Excluding the Income of State and Local Governments: The Need for Congressional Action
83 Pages Posted: 24 May 2018
Date Written: May 23, 2018
This article, although more than 25 years old, has renewed importance in light of the 2017 tax legislation. The 2017 legislation introduced limits on the deductibility of state and local taxes as well as an excise tax applicable to various exempt organizations, including some governmental affiliates, on certain kinds of excess compensation. These legislative changes have focused attention on how the federal government categorizes state governmental entities and their affiliates. The many potential categories include states, their political subdivisions, integral parts of states or political subdivisions, governmental instrumentalities, entities with income derived from an essential governmental function, and governmental affiliates exempt under section 501(c)(3).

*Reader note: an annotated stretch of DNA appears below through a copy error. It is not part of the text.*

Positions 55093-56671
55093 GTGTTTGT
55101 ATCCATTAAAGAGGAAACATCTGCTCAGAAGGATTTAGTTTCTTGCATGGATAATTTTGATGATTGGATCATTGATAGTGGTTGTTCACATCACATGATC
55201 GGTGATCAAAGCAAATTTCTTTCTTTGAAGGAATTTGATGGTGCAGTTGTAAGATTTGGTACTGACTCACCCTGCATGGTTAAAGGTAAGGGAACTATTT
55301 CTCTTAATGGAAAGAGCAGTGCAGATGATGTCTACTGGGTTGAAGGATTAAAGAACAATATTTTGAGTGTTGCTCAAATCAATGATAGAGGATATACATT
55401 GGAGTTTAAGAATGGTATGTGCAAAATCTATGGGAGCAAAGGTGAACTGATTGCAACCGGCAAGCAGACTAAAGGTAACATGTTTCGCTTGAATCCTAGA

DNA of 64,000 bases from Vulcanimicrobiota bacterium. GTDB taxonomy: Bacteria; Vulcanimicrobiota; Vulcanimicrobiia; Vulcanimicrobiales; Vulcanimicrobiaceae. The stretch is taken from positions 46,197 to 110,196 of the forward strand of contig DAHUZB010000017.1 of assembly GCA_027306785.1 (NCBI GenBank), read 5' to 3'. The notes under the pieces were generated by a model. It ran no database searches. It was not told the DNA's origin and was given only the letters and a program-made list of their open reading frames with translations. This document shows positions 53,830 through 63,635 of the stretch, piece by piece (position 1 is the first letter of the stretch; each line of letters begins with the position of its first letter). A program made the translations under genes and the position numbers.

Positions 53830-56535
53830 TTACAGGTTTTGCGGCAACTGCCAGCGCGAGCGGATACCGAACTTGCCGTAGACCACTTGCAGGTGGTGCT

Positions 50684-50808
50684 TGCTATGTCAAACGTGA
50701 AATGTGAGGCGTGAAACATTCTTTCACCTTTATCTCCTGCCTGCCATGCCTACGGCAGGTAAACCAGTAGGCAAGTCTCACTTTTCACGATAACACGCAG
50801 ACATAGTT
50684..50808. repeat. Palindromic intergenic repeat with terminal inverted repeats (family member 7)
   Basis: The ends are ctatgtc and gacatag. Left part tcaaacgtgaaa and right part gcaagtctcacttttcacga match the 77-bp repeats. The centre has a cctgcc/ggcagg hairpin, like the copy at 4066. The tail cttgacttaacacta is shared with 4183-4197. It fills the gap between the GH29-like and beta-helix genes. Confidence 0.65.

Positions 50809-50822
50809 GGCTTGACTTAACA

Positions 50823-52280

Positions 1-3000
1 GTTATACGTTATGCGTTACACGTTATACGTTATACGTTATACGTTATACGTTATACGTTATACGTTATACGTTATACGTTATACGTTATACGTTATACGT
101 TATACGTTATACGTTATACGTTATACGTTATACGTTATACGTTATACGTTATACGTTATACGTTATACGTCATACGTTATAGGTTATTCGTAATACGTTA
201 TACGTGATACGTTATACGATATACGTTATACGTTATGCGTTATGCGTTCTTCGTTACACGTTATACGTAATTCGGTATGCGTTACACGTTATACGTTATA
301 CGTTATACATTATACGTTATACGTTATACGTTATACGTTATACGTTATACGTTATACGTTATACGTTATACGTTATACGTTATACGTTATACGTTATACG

The article describes the criteria for and the implications of each of these categories, including their eligibility for deductible contributions. It examines the legislative history of these various statutory provisions as well as administrative and judicial interpretations of them. It explains that, in exempting the income of states and political subdivisions, the Internal Revenue Service relies on an implied statutory immunity rather than on the now discredited doctrine of a constitutional intergovernmental immunity. The contrast between this implied statutory immunity and the history of section 115(1), the provision that excludes “income derived from . . . the exercise of any essential governmental function and accruing to a State or any political subdivision thereof,” demonstrates how the understanding of the federal taxing power over states, their political subdivisions, and their affiliates has changed dramatically since the early 20th century.
The constitutional, statutory, administrative, and judicial issues raised by this piece can usefully inform current debates, such as proposals to allow credits against state taxes for contributions to charitable programs established by state governments.
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